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1.B. Chemical Reaction Network Theory: Less Mathematical Articles

Although the following articles have mathematical content, they were not written with an audience of mathematicians in mind. Some are biological in flavor, while others (the ones with “CFSTR” in the title) were meant more for chemical engineers. In each case, though, the writing is directed only a little toward the nominal target audience.

It will help non-chemical engineers to know that “CFSTR” means con­tinuous flow stirred tank reactor. In effect, this is just a stirred cell with a feed stream of fixed composition continuously entering it and a exit stream continuously leaving it. In the exit stream every species is withdrawn at a rate proportional to its concentration within the cell. The mathematics is roughly the same as that for a biochemical system in which every species is synthesized at a fixed rate (perhaps zero) and every species degrades at a rate proportional to its current concentration.

I’ll begin with a “CFSTR” article, based on remarkable PhD work by Paul Schlosser, that moved chemical reaction network theory results in a direction substantially different from the deficiency-oriented ones. The newer results, organized around the Species-Complex-Linkage Graph, were a precursor of later results centered on the Species-Reaction Graph, which in turn came from Gheorghe Craciun’s (also remarkable) PhD thesis.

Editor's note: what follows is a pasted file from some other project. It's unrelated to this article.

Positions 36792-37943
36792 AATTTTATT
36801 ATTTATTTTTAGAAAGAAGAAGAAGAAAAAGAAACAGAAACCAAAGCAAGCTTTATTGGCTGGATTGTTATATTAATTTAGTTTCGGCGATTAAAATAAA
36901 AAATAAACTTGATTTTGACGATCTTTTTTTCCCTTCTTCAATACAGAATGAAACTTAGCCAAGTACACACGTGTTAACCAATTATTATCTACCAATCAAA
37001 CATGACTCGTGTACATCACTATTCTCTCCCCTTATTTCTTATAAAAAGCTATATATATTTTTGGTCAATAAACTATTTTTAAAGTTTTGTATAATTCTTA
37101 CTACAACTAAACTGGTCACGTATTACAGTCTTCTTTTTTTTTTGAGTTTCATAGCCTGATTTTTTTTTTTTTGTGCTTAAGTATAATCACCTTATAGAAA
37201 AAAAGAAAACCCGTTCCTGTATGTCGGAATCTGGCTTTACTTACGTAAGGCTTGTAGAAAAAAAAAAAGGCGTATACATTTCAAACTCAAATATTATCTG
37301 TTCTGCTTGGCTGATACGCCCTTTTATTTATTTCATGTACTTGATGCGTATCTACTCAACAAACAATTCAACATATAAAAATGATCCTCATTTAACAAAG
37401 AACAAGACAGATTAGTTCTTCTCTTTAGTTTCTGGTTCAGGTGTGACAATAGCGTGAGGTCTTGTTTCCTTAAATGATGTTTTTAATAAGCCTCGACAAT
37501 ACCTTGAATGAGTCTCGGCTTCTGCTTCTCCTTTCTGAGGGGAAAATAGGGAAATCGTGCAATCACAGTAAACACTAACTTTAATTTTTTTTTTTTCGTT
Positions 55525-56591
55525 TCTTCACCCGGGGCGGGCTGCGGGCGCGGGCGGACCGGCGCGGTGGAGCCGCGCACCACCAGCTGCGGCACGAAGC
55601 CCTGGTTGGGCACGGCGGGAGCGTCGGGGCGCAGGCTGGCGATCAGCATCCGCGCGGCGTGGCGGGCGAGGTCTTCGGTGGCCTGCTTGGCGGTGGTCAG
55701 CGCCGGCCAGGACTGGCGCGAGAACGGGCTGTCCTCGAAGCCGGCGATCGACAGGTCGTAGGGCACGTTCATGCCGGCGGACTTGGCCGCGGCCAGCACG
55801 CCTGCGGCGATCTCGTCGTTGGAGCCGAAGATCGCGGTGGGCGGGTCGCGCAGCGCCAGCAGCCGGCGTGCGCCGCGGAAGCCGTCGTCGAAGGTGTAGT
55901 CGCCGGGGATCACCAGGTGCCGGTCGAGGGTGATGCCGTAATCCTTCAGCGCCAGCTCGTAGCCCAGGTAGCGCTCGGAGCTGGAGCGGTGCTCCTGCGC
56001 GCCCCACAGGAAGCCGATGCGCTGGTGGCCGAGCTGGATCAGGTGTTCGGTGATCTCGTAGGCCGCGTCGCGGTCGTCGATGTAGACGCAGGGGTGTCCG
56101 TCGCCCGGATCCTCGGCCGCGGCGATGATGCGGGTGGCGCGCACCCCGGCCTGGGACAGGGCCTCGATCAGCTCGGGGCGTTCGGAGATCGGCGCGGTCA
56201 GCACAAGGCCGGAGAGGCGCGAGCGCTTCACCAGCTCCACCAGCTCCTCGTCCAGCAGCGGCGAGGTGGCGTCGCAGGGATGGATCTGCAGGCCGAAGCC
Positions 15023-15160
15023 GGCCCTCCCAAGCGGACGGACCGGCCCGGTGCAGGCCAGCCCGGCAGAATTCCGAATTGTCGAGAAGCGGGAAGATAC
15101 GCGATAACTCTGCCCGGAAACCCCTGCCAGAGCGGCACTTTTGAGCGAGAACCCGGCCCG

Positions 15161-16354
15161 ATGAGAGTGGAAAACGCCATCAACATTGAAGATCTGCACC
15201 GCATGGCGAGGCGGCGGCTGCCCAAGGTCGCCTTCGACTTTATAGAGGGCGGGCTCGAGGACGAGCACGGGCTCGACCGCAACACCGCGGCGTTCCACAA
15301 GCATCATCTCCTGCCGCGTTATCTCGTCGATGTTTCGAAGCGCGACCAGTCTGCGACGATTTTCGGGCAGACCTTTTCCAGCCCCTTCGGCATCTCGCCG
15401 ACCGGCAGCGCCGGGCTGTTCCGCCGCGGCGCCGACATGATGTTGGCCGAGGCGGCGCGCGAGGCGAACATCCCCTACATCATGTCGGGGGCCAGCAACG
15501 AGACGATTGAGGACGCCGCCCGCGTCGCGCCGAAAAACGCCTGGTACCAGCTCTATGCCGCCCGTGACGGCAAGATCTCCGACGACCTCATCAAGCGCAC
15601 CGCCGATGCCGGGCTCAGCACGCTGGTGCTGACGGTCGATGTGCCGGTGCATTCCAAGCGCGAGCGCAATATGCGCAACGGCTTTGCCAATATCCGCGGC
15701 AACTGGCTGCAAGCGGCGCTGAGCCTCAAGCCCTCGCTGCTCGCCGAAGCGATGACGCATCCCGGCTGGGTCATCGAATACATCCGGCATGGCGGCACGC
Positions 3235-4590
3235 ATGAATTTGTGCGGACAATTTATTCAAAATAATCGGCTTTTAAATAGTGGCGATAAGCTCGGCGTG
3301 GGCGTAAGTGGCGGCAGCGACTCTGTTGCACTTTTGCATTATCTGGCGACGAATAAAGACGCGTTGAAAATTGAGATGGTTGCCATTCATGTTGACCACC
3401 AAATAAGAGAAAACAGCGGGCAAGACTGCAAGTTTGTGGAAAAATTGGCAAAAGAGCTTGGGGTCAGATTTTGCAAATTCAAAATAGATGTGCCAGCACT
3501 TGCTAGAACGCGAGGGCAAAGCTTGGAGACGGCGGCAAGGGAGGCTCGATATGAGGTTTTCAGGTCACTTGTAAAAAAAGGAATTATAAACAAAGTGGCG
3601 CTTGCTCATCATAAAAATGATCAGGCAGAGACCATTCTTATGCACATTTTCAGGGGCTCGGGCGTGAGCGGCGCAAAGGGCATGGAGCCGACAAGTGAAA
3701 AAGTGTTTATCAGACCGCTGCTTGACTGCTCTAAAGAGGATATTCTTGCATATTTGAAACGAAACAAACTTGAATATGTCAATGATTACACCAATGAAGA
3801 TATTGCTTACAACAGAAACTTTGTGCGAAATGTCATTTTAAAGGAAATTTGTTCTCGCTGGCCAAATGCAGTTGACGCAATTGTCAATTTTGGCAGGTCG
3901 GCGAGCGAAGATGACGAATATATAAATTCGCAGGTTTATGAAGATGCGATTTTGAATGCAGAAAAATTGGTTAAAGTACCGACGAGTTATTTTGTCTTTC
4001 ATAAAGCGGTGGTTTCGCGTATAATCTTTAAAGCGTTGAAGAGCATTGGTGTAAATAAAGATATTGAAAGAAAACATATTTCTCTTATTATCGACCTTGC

[1.B1] P. M. Schlosser and M. Feinberg. A theory of multiple steady states in isothermal homogeneous CFSTRs with many reactions. Chemical Engineer­ing Science, 49(11):1749–1767, 1994.

The following article gives a description of results in Gheorghe’s thesis, centered around the Species-Reaction Graph, this time with an explicitly biological flavor:

[1.B2] Gheorghe Craciun, Yangzhong Tang, and Martin Feinberg. Understanding bistability in complex enzyme-driven reaction networks. Proceedings of the National Academy of Sciences, 103:8697–8702, 2006.

The next review article is much more recent than the preceding ones and chronologically out of sequence. It is in the same vein as [1.B1] and [1.B2], but there is no reliance on the presumption of mass action kinetics. Although the underlying mathematical machinery is not made explicit, the results derive from the theory of concordant chemical reaction networks described elsewhere in this bibliography and developed in collaboration with Guy Shinar. Much like prior work by Banaji and Craciun, the theory of concordant reaction networks extends earlier Species-Reaction Graph results to broad categories of kinetics.

[1.B3] Guy Shinar, Daniel Knight, Haixia Ji, and Martin Feinberg. Stability and instability in isothermal CFSTRs with complex chemistry: Some recent results. AIChE Journal, 59(9):3403-3411, September, 2013.

The next articles are different from the preceding ones because they deal with a very different issue: concentration robustness. It seems that certain reaction networks have the capacity to maintain the steady-state concentra­tion of a certain critical species within very narrow bounds even against very large changes in the total supplies of the various network constituents. The first article [1.B4] connects that capacity to reaction network structure (and draws on deficiency one theory). The second article [1.B5] sets the first article within a broader context.

[1.B4] Guy Shinar and Martin Feinberg. Structural sources of robustness in biochemical reaction networks. Science, 327(5971):1389–1391, March 2010.

[1.B5] Guy Shinar and Martin Feinberg. Design principles for robust biochem­ical reaction networks: What works, what cannot work, and what might almost work. Mathematical Biosciences, 231(1):39–48, May 2011.